BRIEF DESCRIPTION OF DRAWINGS

FIG. 1 shows a prior art multi-spindle machine.

FIG. 2 shows a side view of the prior art multi-spindle machine of FIG. 1.

FIG. 3 shows a prior art pick-off attachment for a multi-spindle machine.

FIG. 4 shows a pick-off spindle for a multi-spindle machine.

FIG. 5 shows a pick-off spindle housing.

FIG. 6 shows a needle roller bearing for a pick-off spindle.

FIG. 7 shows a pick-off attachment clamp.

FIG. 8 shows a cross-sectional view of a spindle body portion.

FIG. 9 shows a shaft clamped to a spindle body portion.

FIG. 10 shows a cross-sectional view of a pick-off attachment housing mounted to a dovetail slide.

FIG. 11 shows a pick-off stop arrangement.

FIG. 12 shows a spring indicator arrangement.

FIG. 13 shows a crushable indicator arrangement.

FIG. 14 shows an indicator signal system.

FIG. 15 shows a pick-off attachment housing drive arrangement.

BEST MODE FOR CARRYING OUT INVENTION

FIG. 1 shows an exemplary prior art multi-spindle machine 10. FIG. 2 shows a side view of the multi-spindle machine 10 of FIG. 1. It should be understood that exemplary embodiments are useable with multi-spindle (or multiple spindle) machines in which it is desired to perform a pick-off operation and/or one or more back machining operations.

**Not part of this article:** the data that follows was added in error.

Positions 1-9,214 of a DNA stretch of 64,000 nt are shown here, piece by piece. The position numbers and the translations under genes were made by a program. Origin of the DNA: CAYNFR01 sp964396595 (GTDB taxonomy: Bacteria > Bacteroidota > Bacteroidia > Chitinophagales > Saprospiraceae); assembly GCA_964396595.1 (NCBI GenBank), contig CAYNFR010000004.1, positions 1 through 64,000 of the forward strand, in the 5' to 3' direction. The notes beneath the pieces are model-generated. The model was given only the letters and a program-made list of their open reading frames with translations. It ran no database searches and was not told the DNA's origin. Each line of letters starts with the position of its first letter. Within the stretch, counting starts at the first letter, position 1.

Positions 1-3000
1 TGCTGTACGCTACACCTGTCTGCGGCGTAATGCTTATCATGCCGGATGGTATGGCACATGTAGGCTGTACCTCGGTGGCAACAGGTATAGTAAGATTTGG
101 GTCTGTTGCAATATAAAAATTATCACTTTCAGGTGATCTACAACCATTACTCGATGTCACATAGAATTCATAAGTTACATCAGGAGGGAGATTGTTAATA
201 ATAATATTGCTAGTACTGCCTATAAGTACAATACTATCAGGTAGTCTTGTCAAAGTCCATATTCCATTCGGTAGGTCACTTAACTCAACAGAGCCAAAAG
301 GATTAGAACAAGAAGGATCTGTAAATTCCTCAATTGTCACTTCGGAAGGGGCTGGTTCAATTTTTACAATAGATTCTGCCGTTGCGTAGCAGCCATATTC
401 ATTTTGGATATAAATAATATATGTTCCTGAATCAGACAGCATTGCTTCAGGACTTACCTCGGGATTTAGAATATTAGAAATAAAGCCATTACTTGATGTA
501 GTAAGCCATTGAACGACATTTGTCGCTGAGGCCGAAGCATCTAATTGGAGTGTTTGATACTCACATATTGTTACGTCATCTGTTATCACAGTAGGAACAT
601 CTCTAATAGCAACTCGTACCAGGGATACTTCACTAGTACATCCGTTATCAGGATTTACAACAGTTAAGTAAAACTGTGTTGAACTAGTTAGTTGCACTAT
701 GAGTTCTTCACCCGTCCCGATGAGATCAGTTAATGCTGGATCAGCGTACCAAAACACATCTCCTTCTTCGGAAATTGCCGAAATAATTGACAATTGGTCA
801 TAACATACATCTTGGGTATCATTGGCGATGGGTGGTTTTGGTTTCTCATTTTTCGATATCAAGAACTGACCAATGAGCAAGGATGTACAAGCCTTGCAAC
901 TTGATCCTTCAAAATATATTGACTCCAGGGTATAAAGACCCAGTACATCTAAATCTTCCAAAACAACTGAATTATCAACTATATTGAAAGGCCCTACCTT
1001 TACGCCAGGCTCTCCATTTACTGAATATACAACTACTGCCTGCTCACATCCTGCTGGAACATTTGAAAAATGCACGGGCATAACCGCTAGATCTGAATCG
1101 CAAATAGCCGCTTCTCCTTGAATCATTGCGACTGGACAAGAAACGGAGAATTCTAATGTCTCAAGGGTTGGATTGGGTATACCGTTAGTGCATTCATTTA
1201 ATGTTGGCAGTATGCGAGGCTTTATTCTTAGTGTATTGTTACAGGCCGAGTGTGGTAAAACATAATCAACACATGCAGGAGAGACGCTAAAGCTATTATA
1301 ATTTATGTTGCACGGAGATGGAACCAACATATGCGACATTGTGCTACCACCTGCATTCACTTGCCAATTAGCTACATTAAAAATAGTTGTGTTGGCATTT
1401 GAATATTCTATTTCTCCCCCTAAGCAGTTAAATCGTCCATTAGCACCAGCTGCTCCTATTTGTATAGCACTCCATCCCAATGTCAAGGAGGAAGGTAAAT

The machine components of prior art multi-spindle machines and their operations are well known. The multi-spindle machine 10 in FIG. 1 shows a work spindle 12 and a slide 14. The multi-spindle machine 10 in FIG. 2 shows a cam shaft 16, roller pin 18, collet operating lever 20, bar feed slide 22, and a collet operating slide 24.

FIG. 3 shows a prior art pick-off attachment 30 for the multi-spindle machine 10. The pick-off attachment may be used for pick-off and back machining operations. The pick-off attachment includes a pick-off spindle 32. The pick-off spindle is mechanically driven through the gear train of the machine both rotationally and axially. The pick-off spindle is movable in supported connection with a subslide 34. The pick-off spindle is attached to a splined drive shaft 36 which is driven by a mechanical driving gear 38. Gear 38 rotates an attachment gear 40. The driving gear 38 is able to rotate the pick-off spindle 32 through rotation of gear 40. Drive shaft 36 is supported on the machine through a bearing housing 42. A pick-off collet 44 is attached to the pick-off spindle. The pick-off collet 44 is moved during each machine cycle adjacent to a work spindle collet (shown in outline) and to a back machining tool (shown in outline). The pick-off collet is able to grip and eject a work piece component. The movement of the pick-off attachment is set according to cams which rotate during the machine cycle and which control the timing of the various components of the multi-spindle machine.

A pusher rod 46 moves the pick-off spindle in a direction parallel to the axis of the pick-off spindle 32. The pusher rod is mechanically driven axially responsive to the gear train of the machine through a mechanism including cams and levers. An ejector 48 is attached to an ejector rod 50. The ejector rod 50 is attached to a base 52. As the pick-off spindle is axially moved toward the base 52, then the ejector 48 operates to cause the work piece to be pushed out of the collet 44.